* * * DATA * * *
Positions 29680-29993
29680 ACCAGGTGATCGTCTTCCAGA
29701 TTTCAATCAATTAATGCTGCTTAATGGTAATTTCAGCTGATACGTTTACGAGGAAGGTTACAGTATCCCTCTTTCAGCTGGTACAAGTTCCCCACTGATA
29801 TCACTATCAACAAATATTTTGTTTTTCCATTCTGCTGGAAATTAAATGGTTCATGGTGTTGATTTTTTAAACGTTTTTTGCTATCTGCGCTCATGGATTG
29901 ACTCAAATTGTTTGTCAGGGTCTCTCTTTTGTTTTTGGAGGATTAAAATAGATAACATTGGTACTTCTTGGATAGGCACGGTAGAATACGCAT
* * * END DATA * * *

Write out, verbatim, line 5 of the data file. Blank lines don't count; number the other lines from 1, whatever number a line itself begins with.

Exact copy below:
29901 ACTCAAATTGTTTGTCAGGGTCTCTCTTTTGTTTTTGGAGGATTAAAATAGATAACATTGGTACTTCTTGGATAGGCACGGTAGAATACGCAT